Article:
How to Make a Career Plan in 8 Steps
An effective career plan can guide your professional life successfully, from finding your first job to enjoying a rewarding career. With careful career planning, you can take steps to evaluate your professional options and develop a strategic plan for achieving your goals. In this article, we discuss how to approach career planning and how to plot a successful professional path.
What is career planning?
Career planning involves mapping the key steps of your professional future. From identifying fields you want to pursue to developing long-term objectives, this method can help you devise a strategy for career success.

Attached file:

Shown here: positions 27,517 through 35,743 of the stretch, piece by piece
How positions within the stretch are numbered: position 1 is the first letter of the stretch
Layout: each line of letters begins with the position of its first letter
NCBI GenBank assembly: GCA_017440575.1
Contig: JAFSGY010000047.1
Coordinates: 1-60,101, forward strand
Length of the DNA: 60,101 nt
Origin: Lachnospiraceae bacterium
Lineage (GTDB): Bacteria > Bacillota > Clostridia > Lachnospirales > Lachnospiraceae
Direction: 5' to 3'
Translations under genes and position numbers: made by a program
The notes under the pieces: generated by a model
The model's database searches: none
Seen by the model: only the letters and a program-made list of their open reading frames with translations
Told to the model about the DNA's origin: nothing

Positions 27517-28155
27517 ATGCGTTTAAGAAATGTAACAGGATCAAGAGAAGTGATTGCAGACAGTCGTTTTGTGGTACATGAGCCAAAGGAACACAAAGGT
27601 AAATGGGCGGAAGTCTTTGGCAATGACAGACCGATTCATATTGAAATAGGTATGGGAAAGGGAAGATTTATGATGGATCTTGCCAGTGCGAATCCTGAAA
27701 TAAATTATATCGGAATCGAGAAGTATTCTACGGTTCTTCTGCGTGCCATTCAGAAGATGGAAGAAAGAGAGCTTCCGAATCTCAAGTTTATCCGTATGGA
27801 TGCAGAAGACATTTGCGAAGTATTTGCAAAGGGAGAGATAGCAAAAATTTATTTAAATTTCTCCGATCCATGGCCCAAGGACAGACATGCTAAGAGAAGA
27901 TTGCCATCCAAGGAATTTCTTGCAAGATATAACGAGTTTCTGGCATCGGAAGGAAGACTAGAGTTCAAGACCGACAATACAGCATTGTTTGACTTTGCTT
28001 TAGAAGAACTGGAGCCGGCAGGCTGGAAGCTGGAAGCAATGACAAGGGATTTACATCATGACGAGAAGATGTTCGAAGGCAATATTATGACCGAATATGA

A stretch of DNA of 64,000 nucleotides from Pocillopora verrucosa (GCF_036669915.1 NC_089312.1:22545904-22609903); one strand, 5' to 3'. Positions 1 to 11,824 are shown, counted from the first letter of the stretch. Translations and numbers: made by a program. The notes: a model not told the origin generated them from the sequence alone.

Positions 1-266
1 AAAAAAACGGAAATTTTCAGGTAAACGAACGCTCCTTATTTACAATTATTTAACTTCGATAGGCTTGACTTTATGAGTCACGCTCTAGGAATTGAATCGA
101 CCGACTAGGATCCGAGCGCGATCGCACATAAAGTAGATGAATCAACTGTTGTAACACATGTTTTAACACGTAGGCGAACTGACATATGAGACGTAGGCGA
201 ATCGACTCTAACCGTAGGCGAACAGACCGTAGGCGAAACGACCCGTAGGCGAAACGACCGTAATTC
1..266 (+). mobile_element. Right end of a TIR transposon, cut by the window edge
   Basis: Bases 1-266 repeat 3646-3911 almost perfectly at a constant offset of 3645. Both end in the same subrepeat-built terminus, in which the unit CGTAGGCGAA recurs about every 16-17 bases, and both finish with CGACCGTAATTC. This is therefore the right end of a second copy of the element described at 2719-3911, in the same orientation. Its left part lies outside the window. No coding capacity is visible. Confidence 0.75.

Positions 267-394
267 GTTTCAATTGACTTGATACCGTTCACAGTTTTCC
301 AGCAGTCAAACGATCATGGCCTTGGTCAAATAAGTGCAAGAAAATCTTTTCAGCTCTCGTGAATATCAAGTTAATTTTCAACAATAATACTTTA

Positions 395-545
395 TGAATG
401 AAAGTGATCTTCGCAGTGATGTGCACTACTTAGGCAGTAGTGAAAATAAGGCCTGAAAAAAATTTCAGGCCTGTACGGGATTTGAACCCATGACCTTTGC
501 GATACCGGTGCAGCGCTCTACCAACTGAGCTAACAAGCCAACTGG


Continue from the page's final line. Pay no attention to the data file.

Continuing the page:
How to start planning your career path
Consider these steps when creating your career path:
Learn about potential career options
Discover growing job markets
Identify careers that match your skills
Understand career qualifications
Assess salaries and other benefits
Compare possible career paths
Establish SMART goals
Develop a career action plan
1. Learn about potential career options
Start gaining knowledge about career options by asking friends, family and colleagues about their jobs. Find out what skills they use and what qualifications they have. Ask them what they like and dislike about their jobs, and what type of experience they earned before their current position.
Next, research top companies and seek out professionals in the field. Attend in-person or online networking events or set up informational interviews with experts. To gain hands-on experience in a potential profession, try pursuing volunteer opportunities, internships or job shadowing experiences.